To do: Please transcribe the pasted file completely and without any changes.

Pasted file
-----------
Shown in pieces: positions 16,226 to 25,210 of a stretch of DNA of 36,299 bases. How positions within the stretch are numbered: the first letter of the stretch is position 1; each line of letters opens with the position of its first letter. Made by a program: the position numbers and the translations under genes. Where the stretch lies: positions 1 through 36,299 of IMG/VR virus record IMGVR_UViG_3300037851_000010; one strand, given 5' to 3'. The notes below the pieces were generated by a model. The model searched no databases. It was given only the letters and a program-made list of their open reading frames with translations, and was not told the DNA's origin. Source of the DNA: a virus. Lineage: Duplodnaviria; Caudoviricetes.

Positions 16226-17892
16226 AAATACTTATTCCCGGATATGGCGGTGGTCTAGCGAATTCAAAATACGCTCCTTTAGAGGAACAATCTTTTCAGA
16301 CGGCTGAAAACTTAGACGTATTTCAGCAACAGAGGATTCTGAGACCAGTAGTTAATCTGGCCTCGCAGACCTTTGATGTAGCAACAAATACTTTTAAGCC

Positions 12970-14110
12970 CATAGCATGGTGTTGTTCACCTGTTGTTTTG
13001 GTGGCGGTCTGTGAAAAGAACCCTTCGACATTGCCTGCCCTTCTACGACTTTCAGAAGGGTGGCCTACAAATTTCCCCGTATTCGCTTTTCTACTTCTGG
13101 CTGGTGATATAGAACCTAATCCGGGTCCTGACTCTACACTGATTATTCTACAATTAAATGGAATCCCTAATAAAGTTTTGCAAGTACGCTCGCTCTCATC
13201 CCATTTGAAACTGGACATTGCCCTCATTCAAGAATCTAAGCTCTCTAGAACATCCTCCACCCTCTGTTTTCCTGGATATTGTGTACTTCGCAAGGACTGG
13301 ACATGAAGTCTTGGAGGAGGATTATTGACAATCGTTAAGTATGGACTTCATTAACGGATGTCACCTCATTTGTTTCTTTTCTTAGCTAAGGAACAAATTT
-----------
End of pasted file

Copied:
Shown in pieces: positions 16,226 to 25,210 of a stretch of DNA of 36,299 bases. How positions within the stretch are numbered: the first letter of the stretch is position 1; each line of letters opens with the position of its first letter. Made by a program: the position numbers and the translations under genes. Where the stretch lies: positions 1 through 36,299 of IMG/VR virus record IMGVR_UViG_3300037851_000010; one strand, given 5' to 3'. The notes below the pieces were generated by a model. The model searched no databases. It was given only the letters and a program-made list of their open reading frames with translations, and was not told the DNA's origin. Source of the DNA: a virus. Lineage: Duplodnaviria; Caudoviricetes.

Positions 16226-17892
16226 AAATACTTATTCCCGGATATGGCGGTGGTCTAGCGAATTCAAAATACGCTCCTTTAGAGGAACAATCTTTTCAGA
16301 CGGCTGAAAACTTAGACGTATTTCAGCAACAGAGGATTCTGAGACCAGTAGTTAATCTGGCCTCGCAGACCTTTGATGTAGCAACAAATACTTTTAAGCC

Positions 12970-14110
12970 CATAGCATGGTGTTGTTCACCTGTTGTTTTG
13001 GTGGCGGTCTGTGAAAAGAACCCTTCGACATTGCCTGCCCTTCTACGACTTTCAGAAGGGTGGCCTACAAATTTCCCCGTATTCGCTTTTCTACTTCTGG
13101 CTGGTGATATAGAACCTAATCCGGGTCCTGACTCTACACTGATTATTCTACAATTAAATGGAATCCCTAATAAAGTTTTGCAAGTACGCTCGCTCTCATC
13201 CCATTTGAAACTGGACATTGCCCTCATTCAAGAATCTAAGCTCTCTAGAACATCCTCCACCCTCTGTTTTCCTGGATATTGTGTACTTCGCAAGGACTGG
13301 ACATGAAGTCTTGGAGGAGGATTATTGACAATCGTTAAGTATGGACTTCATTAACGGATGTCACCTCATTTGTTTCTTTTCTTAGCTAAGGAACAAATTT